- The Washington Times - Tuesday, January 6, 2009

In the wake of last month’s collapse of U.S.-North Korean nuclear disarmament talks, the incoming Obama administration will have some difficult decisions to make about dealing with Pyongyang.

In his second term, President Bush adopted a conciliatory approach toward the Stalinist regime, often choosing to overlook North Korean cheating. In June, Pyongyang asserted that by providing a declaration of its nuclear activities to U.S. officials, it had earned its removal from the U.S. list of terror-supporting states - without Washington having to worry whether its assertions could be verified. The claim was false. For more than three years, American officials had repeatedly told the North Koreans that verification was a critical component of any agreement. But when push came to shove, North Korea sought to renege and Washington acquiesced.

The report agreed to by the Bush administration fell short in three major ways: It didn’t account for nuclear weapons already produced; it failed to address North Korean proliferation activities involving Iran and Syria; and it did not provide details of North Korea’s covert uranium enrichment activities. But these concessions to North Korea were not enough to salvage the Washington-Pyongyang nuclear arms talks, which fell apart last month after North Korea refused to agree to a system of verifying that it had ended all nuclear activities - as it had pledged to do.

While Mr. Obama has said relatively little about his approach to North Korea, his on-the-record statements suggest that the new administration’s policy will not differ very much from the soft approach taken by the Bush administration during the president’s second term. During a September debate with Sen. John McCain, Mr. Obama suggested that the Bush administration’s tougher first-term approach toward North Korea was to blame for its decisions to abandon the Nuclear Nonproliferation Treaty in 2003 and to test a nuclear weapon in 2006. He asserted that because the Bush administration had softened its approach toward North Korea, “we have at least made some progress.” The facts suggest otherwise.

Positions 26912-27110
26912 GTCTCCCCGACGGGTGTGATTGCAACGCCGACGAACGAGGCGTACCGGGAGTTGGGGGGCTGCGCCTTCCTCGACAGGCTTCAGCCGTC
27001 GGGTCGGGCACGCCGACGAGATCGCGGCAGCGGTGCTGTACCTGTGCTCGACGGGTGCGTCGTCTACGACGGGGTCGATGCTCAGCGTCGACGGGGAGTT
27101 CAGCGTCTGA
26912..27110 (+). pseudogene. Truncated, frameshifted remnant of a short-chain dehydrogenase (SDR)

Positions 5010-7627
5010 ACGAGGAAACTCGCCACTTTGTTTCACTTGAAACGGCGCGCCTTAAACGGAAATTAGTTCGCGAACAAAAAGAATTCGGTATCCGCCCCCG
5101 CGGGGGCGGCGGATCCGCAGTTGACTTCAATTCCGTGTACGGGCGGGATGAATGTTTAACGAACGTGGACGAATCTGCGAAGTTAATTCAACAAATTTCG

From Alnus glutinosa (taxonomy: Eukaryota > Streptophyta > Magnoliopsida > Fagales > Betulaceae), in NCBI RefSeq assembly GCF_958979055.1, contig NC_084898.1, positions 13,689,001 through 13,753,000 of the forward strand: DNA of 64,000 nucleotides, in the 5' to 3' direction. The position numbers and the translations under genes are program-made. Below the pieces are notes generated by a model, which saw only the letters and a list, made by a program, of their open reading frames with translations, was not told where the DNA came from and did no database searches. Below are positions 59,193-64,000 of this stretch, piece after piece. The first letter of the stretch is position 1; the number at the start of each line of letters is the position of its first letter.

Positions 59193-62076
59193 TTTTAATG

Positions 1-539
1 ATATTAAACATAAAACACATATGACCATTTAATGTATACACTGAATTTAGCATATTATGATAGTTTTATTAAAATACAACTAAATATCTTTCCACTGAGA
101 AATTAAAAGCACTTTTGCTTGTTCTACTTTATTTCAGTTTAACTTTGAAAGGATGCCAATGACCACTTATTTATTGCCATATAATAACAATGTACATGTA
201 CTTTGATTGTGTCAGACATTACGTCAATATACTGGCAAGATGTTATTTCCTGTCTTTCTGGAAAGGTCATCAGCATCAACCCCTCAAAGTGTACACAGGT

There is one issue on which Mr. Obama would do well to clarify his policy: ballistic missile defense - an essential component of any policy aimed at deterring Pyongyang from staging a nuclear and/or ballistic missile attack. “Blueprint for Change,” the Obama campaign doctrine, declares that Mr. Obama will support missile defense that is “pragmatic and cost-effective” and “does not divert resources from other national security priorities until we are positive the technology will protect the American public from nuclear attack.” These statements imply incorrectly that missile defense technology is unproven and that it is not a national security priority. As a recent Heritage Foundation study on missile defense points out, successful intercepts were achieved on 34 of 42 tests from 2001 to 2007. If the new president clings to old myths about missile defense, he can probably say goodbye to any chance, however remote, of persuading North Korea to change its behavior.

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